Haven’t you noticed the power the old glyphs
have in here? If you want to make it through
this place, it will behoove you to play by its
christ, why do you always have to talk like that?
“It would behoove you,” I mutter to myself, mocking. What a windbag.
Wait a minute.
how did you even see what i carved???
I would tell you, but you won’t believe me.
Forgive my impatience, but we both have
more pressing matters to attend to -no time
to argue every little matter. It is simply enough
that I can see, nevermind how.
this is so fucked up. you’re probably a serial
killer in a room full of screens from hidden cameras
Don’t be so melodramatic. You must trust me:
I am your ally, and once you arrive at my
office, all will be explained. For now, heed my
warning: those who try to navigate through
Kemet while denying the power of heka itself
never fare well.
Overwhelmed, I sink to the floor under the “incorrect” symbol I’ve carved, not caring if it means I lose the signal. I’d assumed 3G was someone else like me, who’d been in here so long that they lost touch with reality (and with normal social skills), become so obsessed with the magic of the place they fancy themselves a deific guide to others travelling through. He clearly was able to contact me through some kind of hieroglyphic magic, but I’d never considered that he had the ability to watch me -all in order to scold me about taking the ancient Egyptian’s magic seriously, no less!
I scroll up to re-read one of the first texts 3G sent: “I am the Egyptian god of knowledge, magic and writing, the thrice-great ibis god Thoth.” Thoth the Egyptian god would certainly feel strongly about defacing temples with non-Egyptian symbols, as well as the important of heka. Could it be…?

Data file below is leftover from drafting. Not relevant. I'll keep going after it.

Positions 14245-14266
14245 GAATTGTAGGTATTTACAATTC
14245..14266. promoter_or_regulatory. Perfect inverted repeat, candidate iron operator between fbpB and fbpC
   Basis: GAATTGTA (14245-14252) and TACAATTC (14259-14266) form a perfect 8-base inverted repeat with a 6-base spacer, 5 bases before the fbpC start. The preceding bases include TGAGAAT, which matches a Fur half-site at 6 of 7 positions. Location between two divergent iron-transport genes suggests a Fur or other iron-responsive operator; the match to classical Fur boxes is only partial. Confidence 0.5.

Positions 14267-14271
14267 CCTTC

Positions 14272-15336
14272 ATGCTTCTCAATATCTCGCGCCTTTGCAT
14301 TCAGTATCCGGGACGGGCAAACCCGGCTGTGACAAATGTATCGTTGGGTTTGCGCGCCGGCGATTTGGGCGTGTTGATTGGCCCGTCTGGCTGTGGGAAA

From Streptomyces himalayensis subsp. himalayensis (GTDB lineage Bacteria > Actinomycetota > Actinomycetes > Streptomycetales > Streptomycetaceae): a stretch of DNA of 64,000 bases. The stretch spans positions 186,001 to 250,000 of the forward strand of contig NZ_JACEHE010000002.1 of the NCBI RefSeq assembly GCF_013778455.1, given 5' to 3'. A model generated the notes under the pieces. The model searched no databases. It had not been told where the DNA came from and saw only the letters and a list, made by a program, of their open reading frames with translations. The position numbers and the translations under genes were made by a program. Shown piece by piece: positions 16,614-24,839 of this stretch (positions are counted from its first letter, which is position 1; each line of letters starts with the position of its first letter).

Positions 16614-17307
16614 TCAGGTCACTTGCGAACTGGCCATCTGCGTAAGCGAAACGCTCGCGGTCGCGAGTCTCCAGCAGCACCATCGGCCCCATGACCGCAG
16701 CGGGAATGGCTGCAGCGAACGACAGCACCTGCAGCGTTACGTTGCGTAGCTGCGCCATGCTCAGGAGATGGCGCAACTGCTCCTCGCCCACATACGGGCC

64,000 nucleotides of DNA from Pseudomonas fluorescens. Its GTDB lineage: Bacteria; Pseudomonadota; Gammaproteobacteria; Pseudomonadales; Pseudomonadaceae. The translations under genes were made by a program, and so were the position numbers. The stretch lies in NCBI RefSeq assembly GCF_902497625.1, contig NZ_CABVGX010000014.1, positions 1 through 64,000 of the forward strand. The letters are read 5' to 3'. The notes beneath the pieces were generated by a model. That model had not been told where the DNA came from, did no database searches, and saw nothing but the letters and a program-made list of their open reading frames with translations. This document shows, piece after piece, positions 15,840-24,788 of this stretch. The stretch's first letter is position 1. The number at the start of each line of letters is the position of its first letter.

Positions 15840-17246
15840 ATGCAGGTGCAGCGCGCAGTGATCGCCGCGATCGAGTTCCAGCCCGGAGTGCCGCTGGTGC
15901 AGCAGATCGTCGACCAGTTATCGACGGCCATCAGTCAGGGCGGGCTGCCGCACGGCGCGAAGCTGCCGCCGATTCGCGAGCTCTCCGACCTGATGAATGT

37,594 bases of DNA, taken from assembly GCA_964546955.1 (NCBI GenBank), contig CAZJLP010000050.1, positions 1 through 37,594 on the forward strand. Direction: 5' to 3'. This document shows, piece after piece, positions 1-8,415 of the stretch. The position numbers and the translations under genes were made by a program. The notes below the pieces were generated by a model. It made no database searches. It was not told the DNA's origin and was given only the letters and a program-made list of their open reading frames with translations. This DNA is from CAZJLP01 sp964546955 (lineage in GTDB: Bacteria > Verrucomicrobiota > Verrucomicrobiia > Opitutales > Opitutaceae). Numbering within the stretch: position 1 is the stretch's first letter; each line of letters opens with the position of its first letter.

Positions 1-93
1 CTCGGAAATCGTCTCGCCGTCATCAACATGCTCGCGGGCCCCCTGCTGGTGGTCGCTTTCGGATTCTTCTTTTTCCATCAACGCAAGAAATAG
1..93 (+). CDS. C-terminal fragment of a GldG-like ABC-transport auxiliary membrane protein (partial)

I shake the silly thought from my head vigorously, rubbing my eye as it begins to itch again (I must’ve scratched it when I was digging the eyelash out earlier). 3G is just an annoying pedant who’s figured out how to use this place’s magic to his advantage and likes roleplaying as a big powerful ancient god, nothing more. But either way, he clearly has great insight into how to navigate, and may even have greater power here than he’s letting on. If I play along with his delusions of grandeur and appear to acquiesce to his demands, I may be able to get further assistance -or even learn how he’s able to use hieroglyphics to halt objects flying through the air, or spy on people who are connected to magical Wi-fi. I text back:
ok, ok. i’ll change it.
I do my best to carve the top curve around, into an ear shape, and add a few more adjustments to make the signal look as similar to the ancient ear stelae that the Egyptians used to carve near temples, in order to boost their voices to be heard by their gods.
Good. Now that we’ve settled that, we can move
on to figuring out the best route forward.
tfw you’re writing a character who’s smarter than you but the character still is doing the urban fantasy thing where they’re like “yeah this magic thing is undoubtedly magic but i’m 100% positive this OTHER magic thing is obviously bullshit, i’m not an idiot” even though that makes no sense